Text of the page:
Rice v. Cayetano was the most important civil rights lawsuit in the history of the State of Hawaii. The February 23, 2000 U.S. Supreme Court decision spurred a decade of additional civil rights lawsuits seeking to abolish or desegregate Hawaii’s empire of government and private race-based programs. Racial separatists immediately sought protection for those programs through the Hawaiian Government Reorganization bill (Akaka bill) still being pushed in Congress ten years later.
The Rice decision abolished racial segregation in Hawaii elections. The state Constitution had said only ethnic Hawaiians could vote for trustees of the state government agency “Office of Hawaiian Affairs.” Thanks to the Rice decision all registered voters now have equal voting rights regardless of race. A followup federal lawsuit, Arakaki#1, further desegregated OHA by removing the racial restriction on candidacy for OHA trustees. Thanks to Arakaki#1 all registered voters now have equal rights to run as candidates for all state government offices regardless of race. In Summer 2000 Governor Ben Cayetano won a legal battle and ousted all nine OHA trustees, because they had been illegally elected. In November there were 96 candidates for the nine seats. At least a dozen OHA candidates had no Hawaiian native blood, and one of them won a seat on the board. There were numerous proposals for ways to dodge the Supreme Court decision by various methods, including bills in the Legislature that would have transfered the assets of OHA and DHHL to a private racially exclusionary trust fund.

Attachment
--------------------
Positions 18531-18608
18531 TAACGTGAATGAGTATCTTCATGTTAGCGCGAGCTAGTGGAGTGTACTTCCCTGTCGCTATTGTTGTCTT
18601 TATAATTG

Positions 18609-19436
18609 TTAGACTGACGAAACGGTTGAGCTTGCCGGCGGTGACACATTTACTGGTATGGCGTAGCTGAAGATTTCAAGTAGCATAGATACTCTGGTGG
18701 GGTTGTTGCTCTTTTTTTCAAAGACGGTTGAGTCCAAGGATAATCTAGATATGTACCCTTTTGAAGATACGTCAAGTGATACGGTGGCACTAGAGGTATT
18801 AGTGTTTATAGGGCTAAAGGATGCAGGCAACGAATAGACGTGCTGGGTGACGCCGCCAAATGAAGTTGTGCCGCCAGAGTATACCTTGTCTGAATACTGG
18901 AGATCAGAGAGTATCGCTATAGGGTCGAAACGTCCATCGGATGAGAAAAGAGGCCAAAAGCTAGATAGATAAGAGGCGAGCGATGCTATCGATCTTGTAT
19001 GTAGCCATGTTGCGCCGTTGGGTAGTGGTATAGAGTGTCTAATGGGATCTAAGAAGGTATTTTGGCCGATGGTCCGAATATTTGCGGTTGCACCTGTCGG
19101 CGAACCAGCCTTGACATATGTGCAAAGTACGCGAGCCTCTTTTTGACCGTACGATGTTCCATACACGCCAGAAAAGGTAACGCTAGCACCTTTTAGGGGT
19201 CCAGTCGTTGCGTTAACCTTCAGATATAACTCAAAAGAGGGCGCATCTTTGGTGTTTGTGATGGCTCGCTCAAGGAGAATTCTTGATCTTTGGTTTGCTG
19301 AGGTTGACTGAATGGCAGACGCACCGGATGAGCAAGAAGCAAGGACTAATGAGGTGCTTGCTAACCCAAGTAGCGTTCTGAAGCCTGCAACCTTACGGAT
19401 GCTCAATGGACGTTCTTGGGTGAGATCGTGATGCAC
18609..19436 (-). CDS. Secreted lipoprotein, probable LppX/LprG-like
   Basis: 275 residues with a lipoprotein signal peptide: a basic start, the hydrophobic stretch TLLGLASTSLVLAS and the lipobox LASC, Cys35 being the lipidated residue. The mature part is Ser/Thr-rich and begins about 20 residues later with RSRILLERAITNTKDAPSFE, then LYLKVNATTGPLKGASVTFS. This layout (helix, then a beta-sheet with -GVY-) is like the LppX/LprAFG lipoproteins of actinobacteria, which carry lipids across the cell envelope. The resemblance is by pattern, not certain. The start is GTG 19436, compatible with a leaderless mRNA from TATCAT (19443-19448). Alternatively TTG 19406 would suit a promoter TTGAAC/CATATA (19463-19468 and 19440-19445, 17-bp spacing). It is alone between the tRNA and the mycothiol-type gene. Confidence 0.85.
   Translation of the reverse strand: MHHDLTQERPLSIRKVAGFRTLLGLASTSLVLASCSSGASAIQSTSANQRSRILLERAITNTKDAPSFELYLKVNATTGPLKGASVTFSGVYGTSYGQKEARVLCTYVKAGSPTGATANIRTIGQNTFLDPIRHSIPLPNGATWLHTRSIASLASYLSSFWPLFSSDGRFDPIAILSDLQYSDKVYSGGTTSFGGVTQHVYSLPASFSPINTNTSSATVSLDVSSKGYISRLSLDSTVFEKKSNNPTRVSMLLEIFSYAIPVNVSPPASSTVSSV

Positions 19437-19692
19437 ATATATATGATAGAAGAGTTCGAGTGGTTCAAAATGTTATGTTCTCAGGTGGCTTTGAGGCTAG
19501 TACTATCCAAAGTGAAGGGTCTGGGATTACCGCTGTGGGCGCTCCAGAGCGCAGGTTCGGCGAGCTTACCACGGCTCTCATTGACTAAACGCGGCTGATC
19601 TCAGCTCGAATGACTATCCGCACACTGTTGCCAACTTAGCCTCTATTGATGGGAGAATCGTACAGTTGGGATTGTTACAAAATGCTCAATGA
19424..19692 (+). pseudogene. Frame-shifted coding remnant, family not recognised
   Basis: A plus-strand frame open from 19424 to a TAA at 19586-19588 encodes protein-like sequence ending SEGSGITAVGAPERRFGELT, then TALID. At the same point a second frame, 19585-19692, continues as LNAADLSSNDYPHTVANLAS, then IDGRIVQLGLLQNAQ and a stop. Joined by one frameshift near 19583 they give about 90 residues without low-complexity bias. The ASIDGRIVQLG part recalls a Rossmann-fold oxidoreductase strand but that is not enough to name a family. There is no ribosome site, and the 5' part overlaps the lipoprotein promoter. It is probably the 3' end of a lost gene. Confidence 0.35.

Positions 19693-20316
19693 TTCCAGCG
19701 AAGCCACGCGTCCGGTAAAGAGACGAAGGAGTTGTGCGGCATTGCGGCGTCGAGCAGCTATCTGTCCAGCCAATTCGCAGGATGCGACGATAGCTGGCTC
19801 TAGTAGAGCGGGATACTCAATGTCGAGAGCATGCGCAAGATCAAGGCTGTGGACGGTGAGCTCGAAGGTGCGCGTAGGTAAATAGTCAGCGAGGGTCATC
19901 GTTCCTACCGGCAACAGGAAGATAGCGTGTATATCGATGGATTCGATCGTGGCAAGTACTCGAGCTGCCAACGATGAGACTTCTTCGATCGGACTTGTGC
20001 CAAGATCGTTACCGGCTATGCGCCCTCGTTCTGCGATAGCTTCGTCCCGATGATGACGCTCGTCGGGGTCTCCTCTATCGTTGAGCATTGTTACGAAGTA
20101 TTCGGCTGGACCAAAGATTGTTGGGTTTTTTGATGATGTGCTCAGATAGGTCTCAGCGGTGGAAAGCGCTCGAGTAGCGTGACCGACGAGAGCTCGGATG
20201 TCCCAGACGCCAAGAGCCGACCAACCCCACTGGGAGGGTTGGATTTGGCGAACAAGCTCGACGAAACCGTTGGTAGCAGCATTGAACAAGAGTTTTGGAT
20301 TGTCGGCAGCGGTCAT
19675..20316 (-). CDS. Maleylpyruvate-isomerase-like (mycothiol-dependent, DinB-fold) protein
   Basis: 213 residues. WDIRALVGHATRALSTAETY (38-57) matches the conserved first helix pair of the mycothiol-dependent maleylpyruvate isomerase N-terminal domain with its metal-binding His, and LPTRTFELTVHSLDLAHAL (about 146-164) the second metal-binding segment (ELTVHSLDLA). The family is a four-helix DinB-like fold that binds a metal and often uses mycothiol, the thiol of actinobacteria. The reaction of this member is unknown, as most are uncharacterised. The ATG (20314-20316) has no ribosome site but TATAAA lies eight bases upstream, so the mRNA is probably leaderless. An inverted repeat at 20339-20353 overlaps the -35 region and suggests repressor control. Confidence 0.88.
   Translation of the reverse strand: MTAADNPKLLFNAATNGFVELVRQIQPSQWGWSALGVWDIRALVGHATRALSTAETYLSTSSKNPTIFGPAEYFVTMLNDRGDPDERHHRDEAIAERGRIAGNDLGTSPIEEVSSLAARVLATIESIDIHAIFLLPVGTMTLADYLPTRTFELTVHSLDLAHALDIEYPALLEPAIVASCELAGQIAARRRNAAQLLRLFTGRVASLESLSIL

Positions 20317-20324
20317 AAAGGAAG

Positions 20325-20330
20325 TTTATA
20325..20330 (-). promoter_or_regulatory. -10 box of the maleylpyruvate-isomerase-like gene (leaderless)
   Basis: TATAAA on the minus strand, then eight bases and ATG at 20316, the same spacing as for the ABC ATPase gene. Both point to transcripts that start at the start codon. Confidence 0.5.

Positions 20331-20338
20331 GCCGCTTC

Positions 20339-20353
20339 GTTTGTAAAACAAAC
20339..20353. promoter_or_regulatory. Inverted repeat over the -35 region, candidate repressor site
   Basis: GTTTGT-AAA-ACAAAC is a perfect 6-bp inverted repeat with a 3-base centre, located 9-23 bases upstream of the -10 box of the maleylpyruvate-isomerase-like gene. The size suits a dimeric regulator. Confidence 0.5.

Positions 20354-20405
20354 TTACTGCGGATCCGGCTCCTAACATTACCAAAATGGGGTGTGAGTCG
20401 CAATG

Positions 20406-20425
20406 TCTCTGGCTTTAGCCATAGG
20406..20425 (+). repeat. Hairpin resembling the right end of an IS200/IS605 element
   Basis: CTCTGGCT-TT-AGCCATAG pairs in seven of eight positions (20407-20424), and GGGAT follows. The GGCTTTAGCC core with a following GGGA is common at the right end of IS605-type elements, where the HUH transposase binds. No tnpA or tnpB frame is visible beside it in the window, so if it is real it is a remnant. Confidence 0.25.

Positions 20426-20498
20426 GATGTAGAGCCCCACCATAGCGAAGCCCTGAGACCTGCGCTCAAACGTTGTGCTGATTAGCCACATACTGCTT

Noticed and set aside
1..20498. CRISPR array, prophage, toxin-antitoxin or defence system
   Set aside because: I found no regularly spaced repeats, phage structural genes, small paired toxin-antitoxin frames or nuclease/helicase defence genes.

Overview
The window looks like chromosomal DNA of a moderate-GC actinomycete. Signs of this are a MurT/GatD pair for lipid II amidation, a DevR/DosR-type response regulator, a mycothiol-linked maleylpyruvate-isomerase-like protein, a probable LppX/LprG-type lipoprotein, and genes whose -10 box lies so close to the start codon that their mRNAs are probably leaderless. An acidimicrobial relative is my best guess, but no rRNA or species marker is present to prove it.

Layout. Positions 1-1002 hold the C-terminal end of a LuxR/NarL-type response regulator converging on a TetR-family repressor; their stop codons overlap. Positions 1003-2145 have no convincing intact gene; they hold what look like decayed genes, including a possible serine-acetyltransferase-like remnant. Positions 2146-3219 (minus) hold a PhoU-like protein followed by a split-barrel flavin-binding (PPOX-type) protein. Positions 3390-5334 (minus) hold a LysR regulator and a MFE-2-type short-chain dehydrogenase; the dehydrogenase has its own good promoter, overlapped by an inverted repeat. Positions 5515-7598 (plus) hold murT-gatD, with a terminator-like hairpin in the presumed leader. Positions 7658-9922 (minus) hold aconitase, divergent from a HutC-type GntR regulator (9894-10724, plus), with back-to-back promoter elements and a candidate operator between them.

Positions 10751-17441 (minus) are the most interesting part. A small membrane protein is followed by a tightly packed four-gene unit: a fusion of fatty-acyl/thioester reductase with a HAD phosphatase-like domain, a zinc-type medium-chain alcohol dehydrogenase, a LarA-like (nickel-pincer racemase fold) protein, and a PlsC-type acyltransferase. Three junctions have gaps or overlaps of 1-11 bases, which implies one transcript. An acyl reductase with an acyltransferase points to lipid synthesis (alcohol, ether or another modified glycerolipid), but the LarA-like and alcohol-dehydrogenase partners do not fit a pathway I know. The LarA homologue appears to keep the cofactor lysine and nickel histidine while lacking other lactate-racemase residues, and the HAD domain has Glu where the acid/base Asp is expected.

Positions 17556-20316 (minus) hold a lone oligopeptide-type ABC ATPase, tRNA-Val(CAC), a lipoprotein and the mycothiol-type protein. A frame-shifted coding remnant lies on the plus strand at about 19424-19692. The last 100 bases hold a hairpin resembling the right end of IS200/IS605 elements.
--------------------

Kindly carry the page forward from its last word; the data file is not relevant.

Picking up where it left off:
The battle for civil rights in Hawaii gained huge momentum from the Rice decision, and continues today against entrenched opposition. Strong language in the Rice decision (see quotes below) emboldened civil rights activists to file several lawsuits during the following ten years, seeking to dismantle or desegregate Hawaii’s empire of powerful, wealthy race-based government and private institutions. But the lawsuits attacking government programs were dismissed for technical reasons focusing on “standing” and the “political question” doctrine. The lawsuits attacking the racially exclusionary admissions policy at Kamehameha Schools were settled by large payouts to plaintiffs before any precedent-setting decision could be handed down. Since none of these government or Kamehameha lawsuits was decided on the merits, all issues remain open to future litigation.
In the meantime Hawaii’s empire of race-based institutions has sought protection through the Akaka bill, which would authorize creation of a racially-exclusionary government resembling an Indian tribe that could enfold the race-based institutions under its jurisdiction. The bill has passed the U.S. House on two occasions, but failed on a cloture vote in the Senate due to opposition from the U.S. Commission on Civil Rights and a public veto threat from President Bush. On the tenth anniversary of the Rice decision it’s still not clear whether the Akaka bill will be enacted into law, and whether it could survive eventual Supreme Court scrutiny.
For a detailed description and analysis of the Rice decision, and the legal and political battles it spawned throughout the past decade (including Arakaki#1, Barrett, Carroll, Arakaki#2, Kamehameha Schools, Kuroiwa, DHHL property tax, and Akaka bill) see a new webpage created to commemorate the tenth anniversary:
For an explanation of the “big picture” in which the Rice decision and the Akaka bill are important brush strokes, see a 302-page book “Hawaiian Apartheid: Racial Separatism and Ethnic Nationalism in the Aloha State” at